I will be forever grateful for the experience at WIT Cross-Border Learning Journey we organized in July. I cannot thank enough each and every one of the participants, and am still reminded of each one’s face, voice, and expressions every day. The Cross-Border Learning Journey was filled with positive energy to make a difference collectively for the society. The program was supported by generous contributions from WIT Partners, WIT Ambassadors, program participants, and the US-Japan Foundation. Thank you very much for making this journey possible.
During the one-week program in Japan, social entrepreneurs from Tohoku engaged with professionals from various backgrounds in order to reaffirm their vision and mission, engage in problem-solving activities, and create lasting social impact. The 40 + participants from the US and Japan convened for the Cross-Border Learning Journey, bonded like a big family at the end of the one-week program, and are continuing conversations for ongoing collaborations across Tohoku, Tokyo, New York, San Francisco, West Japan, and online.
The following members participated in the Journey: nine entrepreneurs addressing social issues in Tohoku and creating new civil society, eleven professionals from diverse fields in the US, and nine professionals from Japan.
WIT not only serves as a convener for these different stakeholder groups, but also provides entrepreneurs with management and capacity building support, while also establishing collaborations to create systemic change.
Mammaru Mama Iwate
Watari Green Belt
World Chodoi Lab
Below is the list of participants from the US and Japan. We were very lucky to have them both because of their extensive and rich expertise, as well as for their passion and commitment to contribute to the sustainable rebuilding of Tohoku. Most importantly, we appreciate everyone’s collective desire to spur social innovation in Japan and beyond with their expertise.
Christina Ahmadjian, Hitotsubashi University etc.
Keitaro Fujishima, Recruit Management Solutions Co.,Ltd.
Gordon Endow, Gordon & Rees LLP
Kia Guarino, Johns Hopkins School of Advanced International Studies (SAIS)
Geoffrey Hoefer, Omomuki Foundation
Yuya Kato, Kodansha Ltd.
Mary Kearns, Herban Lifestyle: M Kearns Research Consulting
Samjhana Khanal, Independent international development consultant
Vihag Kulshrestha, Guinness World Records Japan K.K
Zakcq Lockrem, Asakura Robinson
Takuro Maruyama, Guinness World Records Japan K.K
Nancy Matsumoto, Freelance journalist
Ayaka Nagasawa, Consulate-General of Japan in New York
Michiyo Oda, Benesse
Erika Ogawa, Guinness World Records Japan K.K
Safi Qureshey, Hashi Link: Give2Asia etc.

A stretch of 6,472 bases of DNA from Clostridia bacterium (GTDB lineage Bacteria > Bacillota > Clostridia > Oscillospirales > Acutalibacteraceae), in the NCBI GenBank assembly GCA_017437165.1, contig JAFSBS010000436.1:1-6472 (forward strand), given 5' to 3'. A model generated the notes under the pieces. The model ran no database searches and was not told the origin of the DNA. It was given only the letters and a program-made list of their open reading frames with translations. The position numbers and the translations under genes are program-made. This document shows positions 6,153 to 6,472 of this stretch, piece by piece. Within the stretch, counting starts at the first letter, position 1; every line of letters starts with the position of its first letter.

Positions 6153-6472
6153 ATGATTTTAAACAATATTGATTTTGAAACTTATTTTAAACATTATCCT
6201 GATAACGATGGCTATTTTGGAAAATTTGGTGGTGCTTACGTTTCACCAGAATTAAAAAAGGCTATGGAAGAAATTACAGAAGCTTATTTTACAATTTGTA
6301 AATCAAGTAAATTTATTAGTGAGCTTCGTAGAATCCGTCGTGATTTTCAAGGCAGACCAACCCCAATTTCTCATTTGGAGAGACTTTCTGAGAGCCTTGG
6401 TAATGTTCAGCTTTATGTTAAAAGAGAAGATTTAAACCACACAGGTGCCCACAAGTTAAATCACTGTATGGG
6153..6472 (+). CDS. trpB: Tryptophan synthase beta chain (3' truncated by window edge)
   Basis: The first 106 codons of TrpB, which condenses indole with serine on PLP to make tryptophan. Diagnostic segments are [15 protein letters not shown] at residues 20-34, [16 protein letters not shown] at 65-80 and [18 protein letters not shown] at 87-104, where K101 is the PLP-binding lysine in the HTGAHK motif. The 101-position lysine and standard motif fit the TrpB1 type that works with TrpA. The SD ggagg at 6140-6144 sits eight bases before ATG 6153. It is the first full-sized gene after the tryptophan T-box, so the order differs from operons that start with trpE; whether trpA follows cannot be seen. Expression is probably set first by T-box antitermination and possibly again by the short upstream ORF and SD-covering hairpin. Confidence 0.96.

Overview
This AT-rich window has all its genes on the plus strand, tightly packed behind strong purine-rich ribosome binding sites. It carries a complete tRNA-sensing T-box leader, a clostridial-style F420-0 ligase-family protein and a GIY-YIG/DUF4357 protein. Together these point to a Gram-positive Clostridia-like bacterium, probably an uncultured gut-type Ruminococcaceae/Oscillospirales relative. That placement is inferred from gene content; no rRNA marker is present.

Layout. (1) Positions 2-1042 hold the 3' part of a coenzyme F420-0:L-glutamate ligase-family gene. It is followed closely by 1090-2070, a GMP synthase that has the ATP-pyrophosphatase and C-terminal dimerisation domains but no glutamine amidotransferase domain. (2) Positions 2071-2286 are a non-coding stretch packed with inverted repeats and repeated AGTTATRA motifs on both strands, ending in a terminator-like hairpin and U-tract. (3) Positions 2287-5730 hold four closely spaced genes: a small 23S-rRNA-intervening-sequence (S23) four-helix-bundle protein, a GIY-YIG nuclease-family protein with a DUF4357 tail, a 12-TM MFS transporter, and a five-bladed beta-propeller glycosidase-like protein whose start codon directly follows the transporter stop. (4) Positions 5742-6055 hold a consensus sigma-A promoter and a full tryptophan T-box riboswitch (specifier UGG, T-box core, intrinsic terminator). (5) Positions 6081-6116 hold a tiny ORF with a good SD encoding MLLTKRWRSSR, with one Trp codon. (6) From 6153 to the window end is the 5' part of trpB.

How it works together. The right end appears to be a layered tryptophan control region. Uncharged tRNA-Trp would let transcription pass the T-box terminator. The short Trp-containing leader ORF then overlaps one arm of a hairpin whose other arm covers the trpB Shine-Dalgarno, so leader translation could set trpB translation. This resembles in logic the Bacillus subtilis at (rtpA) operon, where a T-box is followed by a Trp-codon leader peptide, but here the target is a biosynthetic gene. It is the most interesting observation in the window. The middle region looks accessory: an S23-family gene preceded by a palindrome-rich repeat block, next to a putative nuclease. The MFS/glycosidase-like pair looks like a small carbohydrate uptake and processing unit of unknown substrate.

Keiko Sakagami, Supervisor/ Public Health Educator, NY City
Steve Sakanashi, Sekai Creater
Ryota Sekine, Cofounder, Fitness Cubed Inc.
Nao Sudo, Japan Exchange Group, Inc.
The restaurant of the welcome dinner was established by producers from all over Japan (http://ameblo.jp/nipponno/), one of which is WIT member’s uncle, vice president of a famous Japanese fish cake company. Farmers and fishermen invested in the restaurant as co-owners, and continue to cater their fresh produces today. As customers discover their favorite dishes locale to many areas of Japan, they can then travel to the regions themselves.
The field visits to eight social entrepreneurs sparked a lot of insights and discussion among the participants and organizations, inspired by seeing the work of the entrepreneurs in Tohoku with their own eyes and listening to the stories of the entrepreneurs and their and staff members. Though a half-day visit per organization was not enough to neither fully grasp the work nor understand one another, the site visits laid a good foundation to continue conversations for collaboration and build long-term relationships.
One thing WIT challenged entrepreneurs to achieve was to craft elevator pitches of their work in English. Given that elevator pitches are not a common practice among social sector in Japan, WIT conducted three skype session for the organizations before the Learning Journey to introduce what it is and how to construct their own. As a result, entrepreneurs were able to introduce their work briefly to the US participants in English in a concise and articulated way. Most of them already have a foundation of the English language, but the ability to convey their mission and vision was a new level that they all achieved.
The followings are highlights from the field visits.
After the barrage of field visits, the participants and social entrepreneurs enjoyed continuing conversation over dinner in Sendai. At the end of dinner, we were all surprised and impressed when Safi, one of the participants from the US, sang a famous Japanese song “Hana Wa Saku,” which was written wishing healing and recovery from the 3.11 disaster.
The last-half of the Learning Journey will be in our next blog article. Stay posted!